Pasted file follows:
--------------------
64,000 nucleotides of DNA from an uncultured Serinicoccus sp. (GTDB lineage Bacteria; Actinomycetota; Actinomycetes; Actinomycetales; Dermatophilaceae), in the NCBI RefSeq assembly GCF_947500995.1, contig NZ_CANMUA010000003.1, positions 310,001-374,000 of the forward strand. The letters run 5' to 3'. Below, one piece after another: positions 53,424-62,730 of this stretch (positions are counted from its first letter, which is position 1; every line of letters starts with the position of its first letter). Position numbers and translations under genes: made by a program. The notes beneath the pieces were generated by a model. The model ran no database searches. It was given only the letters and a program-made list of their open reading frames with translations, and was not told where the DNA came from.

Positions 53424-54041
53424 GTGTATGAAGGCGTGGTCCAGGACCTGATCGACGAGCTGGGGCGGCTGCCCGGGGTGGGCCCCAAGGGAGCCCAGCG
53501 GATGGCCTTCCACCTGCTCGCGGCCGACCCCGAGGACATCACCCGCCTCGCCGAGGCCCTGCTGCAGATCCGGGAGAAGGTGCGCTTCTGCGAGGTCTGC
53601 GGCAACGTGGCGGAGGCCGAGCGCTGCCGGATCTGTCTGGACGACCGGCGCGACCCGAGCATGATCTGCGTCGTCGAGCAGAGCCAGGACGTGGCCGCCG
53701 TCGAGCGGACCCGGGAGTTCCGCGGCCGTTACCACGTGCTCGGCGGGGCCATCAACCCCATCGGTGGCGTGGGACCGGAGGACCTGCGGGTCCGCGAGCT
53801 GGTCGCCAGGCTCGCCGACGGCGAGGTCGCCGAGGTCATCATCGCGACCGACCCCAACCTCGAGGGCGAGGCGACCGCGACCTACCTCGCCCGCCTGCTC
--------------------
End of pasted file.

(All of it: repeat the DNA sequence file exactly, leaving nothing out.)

64,000 nucleotides of DNA from an uncultured Serinicoccus sp. (GTDB lineage Bacteria; Actinomycetota; Actinomycetes; Actinomycetales; Dermatophilaceae), in the NCBI RefSeq assembly GCF_947500995.1, contig NZ_CANMUA010000003.1, positions 310,001-374,000 of the forward strand. The letters run 5' to 3'. Below, one piece after another: positions 53,424-62,730 of this stretch (positions are counted from its first letter, which is position 1; every line of letters starts with the position of its first letter). Position numbers and translations under genes: made by a program. The notes beneath the pieces were generated by a model. The model ran no database searches. It was given only the letters and a program-made list of their open reading frames with translations, and was not told where the DNA came from.

Positions 53424-54041
53424 GTGTATGAAGGCGTGGTCCAGGACCTGATCGACGAGCTGGGGCGGCTGCCCGGGGTGGGCCCCAAGGGAGCCCAGCG
53501 GATGGCCTTCCACCTGCTCGCGGCCGACCCCGAGGACATCACCCGCCTCGCCGAGGCCCTGCTGCAGATCCGGGAGAAGGTGCGCTTCTGCGAGGTCTGC
53601 GGCAACGTGGCGGAGGCCGAGCGCTGCCGGATCTGTCTGGACGACCGGCGCGACCCGAGCATGATCTGCGTCGTCGAGCAGAGCCAGGACGTGGCCGCCG
53701 TCGAGCGGACCCGGGAGTTCCGCGGCCGTTACCACGTGCTCGGCGGGGCCATCAACCCCATCGGTGGCGTGGGACCGGAGGACCTGCGGGTCCGCGAGCT
53801 GGTCGCCAGGCTCGCCGACGGCGAGGTCGCCGAGGTCATCATCGCGACCGACCCCAACCTCGAGGGCGAGGCGACCGCGACCTACCTCGCCCGCCTGCTC